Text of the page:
Same as perfect use


Insertion every 3 years or 5–6 years (depending on type)

Spontaneous expulsion, uterine perforation (rare)

Irregular bleeding, amenorrhea




Pill taken daily

Progestin-only pills: Taken at the same time every day

Fluid retention, irregular bleeding, breast tenderness, nausea and vomiting, headache, weight gain, multiple drug interactions

Combination OCs: Increased risk of venous thromboembolism

Progestin-only OCs: Similar to those of contraceptive implants




Injection every 3 months

Amenorrhea, irregular bleeding, weight gain, headache




Implant every 3 years (some evidence supports ovulation suppression to 5 years)

Amenorrhea, irregular bleeding, headache, weight gain




Weekly application and removal

Similar to OCs

Local irritation




Monthly application (inserted vaginally) and removal

Similar to OCs


8% (higher among parous women)


Must be used with each coital act

3 sizes (size chosen based on the woman's pregnancy history)

Should be left in the vagina for ≥ 6 hours after intercourse

Possibly vaginal irritation or ulceration if left in place for > 48 hours

Condom, male†




Must be used with each coital act

Requires cooperative partner

Allergic reactions

Condom, female†




Must be used with each coital act

Allergic reactions

(containing sustained-release spermicide)

9% for nulliparous women

20% for parous women

12% for nulliparous women

24% for parous women


Must be used with each coital act

May be inserted 24 hours before intercourse

Must remain in place for ≥ 6 hours after intercourse

Allergic reactions, vaginal dryness or irritation

Diaphragm with spermicide




Must be used with each coital act

Must be inserted ≤ 6 hours before intercourse

May be left in place 6–24 hours after intercourse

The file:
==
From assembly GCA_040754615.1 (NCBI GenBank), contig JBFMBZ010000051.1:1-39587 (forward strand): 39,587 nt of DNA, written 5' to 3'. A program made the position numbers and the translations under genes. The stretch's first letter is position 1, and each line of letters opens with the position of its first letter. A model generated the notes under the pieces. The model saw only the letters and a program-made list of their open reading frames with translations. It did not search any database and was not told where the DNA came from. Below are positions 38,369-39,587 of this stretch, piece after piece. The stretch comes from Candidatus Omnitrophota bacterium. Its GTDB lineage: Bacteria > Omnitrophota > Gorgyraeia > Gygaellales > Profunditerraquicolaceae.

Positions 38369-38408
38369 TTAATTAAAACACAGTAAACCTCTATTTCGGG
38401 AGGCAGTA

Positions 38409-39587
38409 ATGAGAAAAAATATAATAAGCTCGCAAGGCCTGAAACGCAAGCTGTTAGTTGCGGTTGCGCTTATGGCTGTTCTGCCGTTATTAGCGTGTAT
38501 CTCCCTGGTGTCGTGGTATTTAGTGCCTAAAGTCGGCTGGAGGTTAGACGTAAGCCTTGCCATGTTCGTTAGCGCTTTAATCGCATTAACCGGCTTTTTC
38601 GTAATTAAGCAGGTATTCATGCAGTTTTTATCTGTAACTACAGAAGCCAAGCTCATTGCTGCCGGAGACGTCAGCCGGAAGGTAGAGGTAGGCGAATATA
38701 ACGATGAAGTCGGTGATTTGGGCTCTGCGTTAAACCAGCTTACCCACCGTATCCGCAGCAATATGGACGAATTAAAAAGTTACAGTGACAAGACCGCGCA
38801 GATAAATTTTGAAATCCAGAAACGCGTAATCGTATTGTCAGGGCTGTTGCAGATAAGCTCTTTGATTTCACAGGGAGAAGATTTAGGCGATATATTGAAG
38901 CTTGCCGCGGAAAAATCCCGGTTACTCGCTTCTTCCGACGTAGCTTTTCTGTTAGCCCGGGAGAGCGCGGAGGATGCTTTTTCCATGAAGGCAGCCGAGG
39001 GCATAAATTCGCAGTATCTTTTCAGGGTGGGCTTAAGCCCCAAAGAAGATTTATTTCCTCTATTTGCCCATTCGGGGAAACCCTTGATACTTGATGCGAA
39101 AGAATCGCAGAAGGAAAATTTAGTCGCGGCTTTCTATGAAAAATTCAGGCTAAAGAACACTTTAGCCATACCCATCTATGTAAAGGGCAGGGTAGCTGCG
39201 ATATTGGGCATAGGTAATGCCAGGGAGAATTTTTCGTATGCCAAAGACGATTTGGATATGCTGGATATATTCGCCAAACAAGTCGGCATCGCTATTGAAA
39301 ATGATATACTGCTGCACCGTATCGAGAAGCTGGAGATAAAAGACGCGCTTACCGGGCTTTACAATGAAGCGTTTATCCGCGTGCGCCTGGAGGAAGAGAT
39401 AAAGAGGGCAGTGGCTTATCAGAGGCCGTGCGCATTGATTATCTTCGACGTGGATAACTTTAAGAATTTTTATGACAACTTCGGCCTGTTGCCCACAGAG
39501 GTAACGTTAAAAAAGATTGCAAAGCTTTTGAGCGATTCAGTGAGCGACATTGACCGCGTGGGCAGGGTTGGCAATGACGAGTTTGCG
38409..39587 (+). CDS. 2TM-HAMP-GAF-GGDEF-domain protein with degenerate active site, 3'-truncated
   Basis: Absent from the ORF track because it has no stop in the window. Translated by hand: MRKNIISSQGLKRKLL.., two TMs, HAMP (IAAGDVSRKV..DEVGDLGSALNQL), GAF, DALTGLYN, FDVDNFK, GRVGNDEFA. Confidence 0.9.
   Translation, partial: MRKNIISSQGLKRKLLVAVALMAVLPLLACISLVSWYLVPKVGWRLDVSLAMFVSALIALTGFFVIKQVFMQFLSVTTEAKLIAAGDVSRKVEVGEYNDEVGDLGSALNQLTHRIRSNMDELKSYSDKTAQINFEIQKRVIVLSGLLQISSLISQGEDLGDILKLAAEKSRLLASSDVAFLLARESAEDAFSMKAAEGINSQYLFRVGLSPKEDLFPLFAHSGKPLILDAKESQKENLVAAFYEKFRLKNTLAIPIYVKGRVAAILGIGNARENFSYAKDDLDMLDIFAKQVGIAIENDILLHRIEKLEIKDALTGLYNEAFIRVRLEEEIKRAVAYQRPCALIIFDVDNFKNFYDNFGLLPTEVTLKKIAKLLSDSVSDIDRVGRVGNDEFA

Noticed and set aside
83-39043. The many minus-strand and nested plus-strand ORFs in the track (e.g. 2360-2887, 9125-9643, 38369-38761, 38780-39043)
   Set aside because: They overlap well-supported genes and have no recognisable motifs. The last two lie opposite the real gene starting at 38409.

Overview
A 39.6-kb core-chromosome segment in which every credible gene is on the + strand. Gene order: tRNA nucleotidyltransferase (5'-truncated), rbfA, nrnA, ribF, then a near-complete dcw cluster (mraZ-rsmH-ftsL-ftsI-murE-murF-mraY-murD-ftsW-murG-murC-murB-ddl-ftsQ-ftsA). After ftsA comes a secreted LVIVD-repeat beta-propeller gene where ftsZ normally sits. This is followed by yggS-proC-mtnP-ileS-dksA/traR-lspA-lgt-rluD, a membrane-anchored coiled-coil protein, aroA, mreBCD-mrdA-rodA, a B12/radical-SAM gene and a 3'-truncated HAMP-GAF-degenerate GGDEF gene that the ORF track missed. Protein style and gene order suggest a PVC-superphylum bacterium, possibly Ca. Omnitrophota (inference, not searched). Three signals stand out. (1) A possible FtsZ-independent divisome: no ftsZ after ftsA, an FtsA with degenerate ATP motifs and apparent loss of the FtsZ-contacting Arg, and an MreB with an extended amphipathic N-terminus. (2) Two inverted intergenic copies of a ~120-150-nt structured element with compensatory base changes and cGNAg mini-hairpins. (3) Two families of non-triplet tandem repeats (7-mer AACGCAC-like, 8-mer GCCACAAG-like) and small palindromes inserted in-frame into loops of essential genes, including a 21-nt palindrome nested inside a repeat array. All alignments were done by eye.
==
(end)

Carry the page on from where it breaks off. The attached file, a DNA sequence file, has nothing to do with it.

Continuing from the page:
Occasionally vaginal irritation

Increased incidence of urinary tract infections (UTIs)


Copper-bearing T380A IUDs


Same as perfect use


Insertion every 10 years

Spontaneous expulsion, uterine perforation (rare)

Increased menstrual blood loss, pelvic pain

Fertility awareness–based methods (periodic abstinence)

4% or higher, depending on method



Training, effort, and multiple steps required for the more effective methods

No likely systemic or significant local adverse effects

Withdrawal method




Must be used with each coital act

Requires cooperative partner

Permanent contraception (sterilization)


Same as perfect use


Requires a procedure (typically done in an operating room)

Considered permanent


Same as perfect use


Requires a procedure (done in an office) and a local anesthetic

Considered permanent

* Oral contraceptives (OCs) have health benefits other than contraception.

† Condoms, primarily latex and synthetic condoms, protect both partners against sexually transmitted diseases.

N/A = not applicable.

Data based on Association of Reproductive Health Professionals: Choosing a Birth Control Method. 2014. This organization has ceased operations.